We will now conclude this explanation of the essence of the True Devotion to Mary by looking at a particular point of the devotion which seems to be a great stumbling block that prevents many from practicing it or at least from fully entering into the devotion once undertaken.
Montfort explains that when one undertakes the True Devotion that…
Anyone who in this way consecrates and sacrifices himself voluntarily to Jesus through Mary may no longer dispose of the value of any of his good actions. All his sufferings, all his thoughts, words, and deeds belong to Mary. She can then dispose of them in accordance with the will of her Son and for his greater glory. This dependence, however, is without detriment to the duties of a person’s present and future state of life. One such duty, for example, would be that of a priest who, by virtue of his office or otherwise, must apply the satisfactory or prayer value of the Holy Mass to a particular person. For this consecration can only be made in accordance with the order established by God and in keeping with the duties of one’s state of life. (True Devotion, #124)
Now it is the reaction of many if not most Catholics today that this means that we cannot pray for our friends and family as we used to if we undertake this devotion. They think it means that we are giving up are ability to pray for others when they ask it of us and that we cannot pray for anyone anymore. Montfort, however, very clearly explains that we need not trouble ourselves over this point, and indeed quite the contrary…
Some may object that this devotion makes us powerless to help the souls of our relatives, friends and benefactors, since it requires us to give our Lord, through Mary, the value of our good works, prayers, penances, and alms-giving.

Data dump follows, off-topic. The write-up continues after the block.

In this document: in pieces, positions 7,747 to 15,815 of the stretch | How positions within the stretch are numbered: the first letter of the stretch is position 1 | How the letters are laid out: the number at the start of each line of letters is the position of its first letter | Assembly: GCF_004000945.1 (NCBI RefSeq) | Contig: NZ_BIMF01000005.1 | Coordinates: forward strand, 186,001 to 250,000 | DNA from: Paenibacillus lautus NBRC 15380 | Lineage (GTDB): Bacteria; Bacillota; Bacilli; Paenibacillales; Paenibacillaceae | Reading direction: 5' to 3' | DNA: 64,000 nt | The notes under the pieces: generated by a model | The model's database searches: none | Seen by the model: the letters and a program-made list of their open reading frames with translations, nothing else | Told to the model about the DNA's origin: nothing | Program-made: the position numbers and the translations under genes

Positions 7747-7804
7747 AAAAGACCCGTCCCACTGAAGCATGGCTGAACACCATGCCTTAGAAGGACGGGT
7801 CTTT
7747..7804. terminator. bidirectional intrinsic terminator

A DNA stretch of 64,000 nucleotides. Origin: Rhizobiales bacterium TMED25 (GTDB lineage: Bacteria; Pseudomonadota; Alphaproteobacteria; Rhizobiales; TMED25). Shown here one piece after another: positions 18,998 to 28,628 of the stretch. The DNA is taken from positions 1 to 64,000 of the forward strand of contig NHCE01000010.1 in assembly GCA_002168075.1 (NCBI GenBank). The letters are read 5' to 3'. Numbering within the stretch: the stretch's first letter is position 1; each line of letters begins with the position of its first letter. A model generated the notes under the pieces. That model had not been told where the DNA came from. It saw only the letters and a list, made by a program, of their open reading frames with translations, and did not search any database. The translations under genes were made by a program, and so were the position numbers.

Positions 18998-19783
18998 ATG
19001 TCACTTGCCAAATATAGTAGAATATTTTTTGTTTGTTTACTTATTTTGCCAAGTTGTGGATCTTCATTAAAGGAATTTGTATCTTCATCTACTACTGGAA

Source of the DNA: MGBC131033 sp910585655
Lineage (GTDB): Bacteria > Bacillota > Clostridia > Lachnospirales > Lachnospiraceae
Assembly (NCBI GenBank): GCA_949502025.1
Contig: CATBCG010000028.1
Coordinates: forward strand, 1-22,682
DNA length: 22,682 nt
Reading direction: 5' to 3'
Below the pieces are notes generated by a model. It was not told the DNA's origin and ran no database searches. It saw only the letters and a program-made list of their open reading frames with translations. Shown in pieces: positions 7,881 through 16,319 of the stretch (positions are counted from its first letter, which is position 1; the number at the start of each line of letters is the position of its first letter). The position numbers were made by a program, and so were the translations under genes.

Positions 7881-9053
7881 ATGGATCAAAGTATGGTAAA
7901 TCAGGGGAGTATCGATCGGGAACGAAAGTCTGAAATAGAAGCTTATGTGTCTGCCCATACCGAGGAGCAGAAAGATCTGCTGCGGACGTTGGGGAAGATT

To them I reply:
(1) It is inconceivable that our friends, relatives and benefactors should suffer any loss because we have dedicated and consecrated ourselves unconditionally to the service of Jesus and Mary; it would be an affront to the power and goodness of Jesus and Mary who will surely come to the aid of our relatives, friends and benefactors whether from our meagre spiritual assets or from other sources.
(2) This devotion does not prevent us from praying for others, both the living and the dead, even though the application of our good works depends on the will of our Blessed Lady. On the contrary, it will make us pray with even greater confidence. Imagine a rich man, who, wanting to show his esteem for a great prince, gives his entire fortune to him. Would not that man have greater confidence in asking the prince to help one of his friends who needed assistance? Indeed the prince would only be too happy to have such an opportunity of proving his gratitude to one who had sacrificed all that he possessed to enrich him, thereby impoverishing himself to do him honour. The same must be said of our Lord and our Lady. They will never allow themselves to be outdone in gratitude. (True Devotion, #132)
And some would even object in a much more selfish sort of way, but again Montfort explains that there is nothing to fear, and indeed again quite the contrary…
Some may say, perhaps, if I give our Lady the full value of my actions to apply it to whom she wills, I may have to suffer a long time in purgatory. This objection, which arises from self-love and from an unawareness of the generosity of God and his holy Mother, refutes itself.
Take a fervent and generous soul who values God’s interests more than his own. He gives God all he has without reserve till he can give no more. He desires only that the glory and the kingdom of Jesus may come through his Mother, and he does all he can to bring this about. Will this generous and unselfish soul, I ask, be punished more in the next world for having been more generous and unselfish than other people? Far from it! For we shall see later that our Lord and his Mother will prove most generous to such a soul with gifts of nature, grace and glory in this life and in the next.
(True Devotion, #133)
And so let us enter into this wonderful devotion with an open heart ready to love our Lady and her Son through her. She will help us guiding us and taking us by the hand when we are afraid. Let us not shy away from this most wonderful of all devotions.
The many motives for practicing this devotion will be the subject of the next series, and here is Part I.